Publications:

Jahrling JB, Sayre N, Van Skike CE, Olson A, Galvan V. (In review). Attenuation of mTOR with rapamycin restores blood-brain barrier integrity and function in aging disease model. Submitted to Journal of Cerebral Blood Flow & Metabolism.

Jahrling JB, Lin A, DeRosa N, Hussong S, Van Skike CE, Girotti M, Javors M, Zhao Q, Maslin LA, Asmis R, Galvan V (accepted). mTOR Drives Cerebral Blood Flow and Memory Deficits in LDLR-/- Mice Modeling Atherosclerosis and Vascular Cognitive Impairment. Journal of Cerebral Blood Flow and Metabolism.

Castillo-Carranza DL*, Nilson AN*, Van Skike CE, Jahrling JB, Patel K, Garach P, Gerson JE, Sengupta U, Abisambra J, Nelson P, Troncoso J, Ungvari Z, Galvan V, Kayed R (2017, accepted). Cerebral microvascular accumulation of tau oligomers in Alzheimer’s disease and related tauopathies. Aging and Disease. http://dx.doi.org/10.14336/AD.2017.0112 *Denotes equal contribution.

Matthews DB, Novier A, Diaz-Granados JL, Van Skike CE, Ornelas LC, Mittleman G (accepted). Impact of adolescent alcohol use across the lifespan: long-lasting tolerance to high dose alcohol coupled with potentiated spatial memory impairments to moderate dose alcohol. Alcohol.

Van Skike CE, Casey EM, Maggio SE, Reynolds AR, Bardo MT, Dwoskin LP, Prendergast MA, & Nixon K (2016). Critical needs in drug discovery for cessation of alcohol and nicotine polysubstance abuse. Progress in Neuro-psychopharmacology and Biological Psychiatry, 65, 269-287. http://dx.doi.org/10.1016/j.pnpbp.2015.11.004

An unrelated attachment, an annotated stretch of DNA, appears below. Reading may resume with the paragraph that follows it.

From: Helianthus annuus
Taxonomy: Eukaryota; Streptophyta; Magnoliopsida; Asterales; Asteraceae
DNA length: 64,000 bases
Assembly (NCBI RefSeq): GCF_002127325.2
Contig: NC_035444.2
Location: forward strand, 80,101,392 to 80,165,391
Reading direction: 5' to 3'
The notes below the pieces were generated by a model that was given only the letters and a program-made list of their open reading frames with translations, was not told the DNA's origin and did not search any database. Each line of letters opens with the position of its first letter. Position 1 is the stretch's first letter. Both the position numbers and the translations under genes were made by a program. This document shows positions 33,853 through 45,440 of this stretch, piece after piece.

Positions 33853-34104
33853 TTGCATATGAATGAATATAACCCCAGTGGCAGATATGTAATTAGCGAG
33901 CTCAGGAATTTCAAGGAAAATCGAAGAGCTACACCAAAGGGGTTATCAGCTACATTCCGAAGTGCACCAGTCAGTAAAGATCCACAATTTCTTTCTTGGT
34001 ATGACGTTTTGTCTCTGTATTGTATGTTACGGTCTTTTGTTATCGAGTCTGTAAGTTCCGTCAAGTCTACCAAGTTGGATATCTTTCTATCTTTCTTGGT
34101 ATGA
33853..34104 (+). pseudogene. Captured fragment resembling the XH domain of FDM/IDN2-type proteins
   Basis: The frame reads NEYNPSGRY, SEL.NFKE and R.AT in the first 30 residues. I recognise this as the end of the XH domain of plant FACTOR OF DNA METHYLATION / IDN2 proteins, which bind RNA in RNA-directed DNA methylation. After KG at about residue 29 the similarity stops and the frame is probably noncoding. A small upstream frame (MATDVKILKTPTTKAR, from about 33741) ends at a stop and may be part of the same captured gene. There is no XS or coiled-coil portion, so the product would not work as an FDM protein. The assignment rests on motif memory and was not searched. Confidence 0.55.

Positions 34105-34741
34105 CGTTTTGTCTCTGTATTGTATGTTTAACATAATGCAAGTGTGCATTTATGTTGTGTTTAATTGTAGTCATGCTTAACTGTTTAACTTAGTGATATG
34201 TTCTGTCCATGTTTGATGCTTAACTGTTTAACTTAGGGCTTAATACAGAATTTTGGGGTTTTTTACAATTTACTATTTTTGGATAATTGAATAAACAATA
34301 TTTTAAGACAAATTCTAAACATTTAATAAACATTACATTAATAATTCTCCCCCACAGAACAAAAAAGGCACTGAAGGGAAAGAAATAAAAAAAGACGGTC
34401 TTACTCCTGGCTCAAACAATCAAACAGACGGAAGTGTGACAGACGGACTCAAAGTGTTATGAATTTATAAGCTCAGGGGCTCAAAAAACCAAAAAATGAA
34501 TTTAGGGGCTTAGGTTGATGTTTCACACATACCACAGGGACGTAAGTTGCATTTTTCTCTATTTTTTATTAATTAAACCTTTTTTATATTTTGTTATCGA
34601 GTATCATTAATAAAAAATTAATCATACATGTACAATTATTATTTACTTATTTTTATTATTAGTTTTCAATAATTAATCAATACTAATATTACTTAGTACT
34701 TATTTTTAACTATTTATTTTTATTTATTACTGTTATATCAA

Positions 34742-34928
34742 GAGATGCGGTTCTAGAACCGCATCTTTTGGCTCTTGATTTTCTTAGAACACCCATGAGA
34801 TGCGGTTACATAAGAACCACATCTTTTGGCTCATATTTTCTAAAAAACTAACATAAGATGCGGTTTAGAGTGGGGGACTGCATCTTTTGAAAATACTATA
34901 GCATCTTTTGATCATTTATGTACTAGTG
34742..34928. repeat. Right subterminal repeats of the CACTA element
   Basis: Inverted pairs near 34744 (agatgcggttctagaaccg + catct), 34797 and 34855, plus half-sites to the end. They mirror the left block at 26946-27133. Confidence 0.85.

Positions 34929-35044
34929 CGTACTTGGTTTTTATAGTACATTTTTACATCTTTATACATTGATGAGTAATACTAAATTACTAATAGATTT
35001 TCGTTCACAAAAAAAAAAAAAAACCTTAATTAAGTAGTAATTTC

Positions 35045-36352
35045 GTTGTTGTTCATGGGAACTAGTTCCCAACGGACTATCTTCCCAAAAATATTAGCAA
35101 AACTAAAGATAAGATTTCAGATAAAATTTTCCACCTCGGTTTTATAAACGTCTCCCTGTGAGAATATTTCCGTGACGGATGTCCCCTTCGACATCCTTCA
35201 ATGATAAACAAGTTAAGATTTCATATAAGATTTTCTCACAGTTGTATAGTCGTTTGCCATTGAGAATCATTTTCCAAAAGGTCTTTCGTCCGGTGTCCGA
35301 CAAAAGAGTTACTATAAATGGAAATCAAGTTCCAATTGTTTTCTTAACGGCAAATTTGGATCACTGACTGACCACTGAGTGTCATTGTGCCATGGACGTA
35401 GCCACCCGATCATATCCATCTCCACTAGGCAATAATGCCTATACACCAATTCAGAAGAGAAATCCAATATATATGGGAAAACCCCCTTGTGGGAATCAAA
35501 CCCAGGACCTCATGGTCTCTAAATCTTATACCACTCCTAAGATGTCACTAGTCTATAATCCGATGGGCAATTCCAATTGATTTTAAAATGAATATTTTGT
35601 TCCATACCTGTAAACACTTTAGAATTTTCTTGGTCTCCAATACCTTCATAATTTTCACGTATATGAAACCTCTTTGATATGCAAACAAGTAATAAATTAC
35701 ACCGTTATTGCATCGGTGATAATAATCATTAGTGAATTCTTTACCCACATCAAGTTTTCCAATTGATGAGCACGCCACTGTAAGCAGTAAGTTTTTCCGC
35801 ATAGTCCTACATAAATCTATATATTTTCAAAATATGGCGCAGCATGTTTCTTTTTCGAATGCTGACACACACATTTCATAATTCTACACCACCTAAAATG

Van Skike CE, Diaz-Granados JL, & Matthews DB (2015). Chronic intermittent ethanol exposure produces persistent anxiety in adolescent and adult rats. Alcoholism: Clinical and Experimental Research, 39 (2), 262-271. http://dx.doi.org/10.1111/acer/12617

Ornelas LC, Novier A, Van Skike CE, Diaz-Granados JL, & Matthews DB (2015). The effects of acute ethanol on motor impairments in adolescent, adult, and aged rats. Alcohol, 49 (2), 121-126. http://dx.doi.org/10.1016/j.alcohol.2014.12.002

Squeglia LM, Boissoneault J, Van Skike CE, Nixon SJ, & Matthews DB (2014). Differential effects of alcohol across the lifespan: Recent insights from adolescent, adult, and aged populations using human and animal models. Alcoholism: Clinical and Experimental Research, 38 (10), 2509-2516. http://dx.doi.org/10.1111/acer.12531

Complete list of published work in My Bibliography: https://www.ncbi.nlm.nih.gov/sites/myncbi/1nSSyhyt-kmkK/bibliography/52095629/public/?sort=date&direction=descending


 
 
   
 
BarshopINSTITUTElogo _Converted_
The Sam and Ann Barshop Institute for Longevity and Aging Studies

15355 Lambda Drive
San Antonio, Texas  78245
P: 210-562-6140 F: 210-562-6110

Contact: barshopinstitute@uthscsa.edu
Copyright © 2016
UT Health Science Center

The University of Texas Health Science Center
Accessibility | Public/Personal Information | Site Information | Web Privacy

Links from web sites affiliated with The University of Texas Health Science Center's web site (www.uthscsa.edu) to other web sites do not constitute or imply university endorsement of those sites, their content, or products and services associated with those sites.

Site Developed by Toolbox Studios, Inc.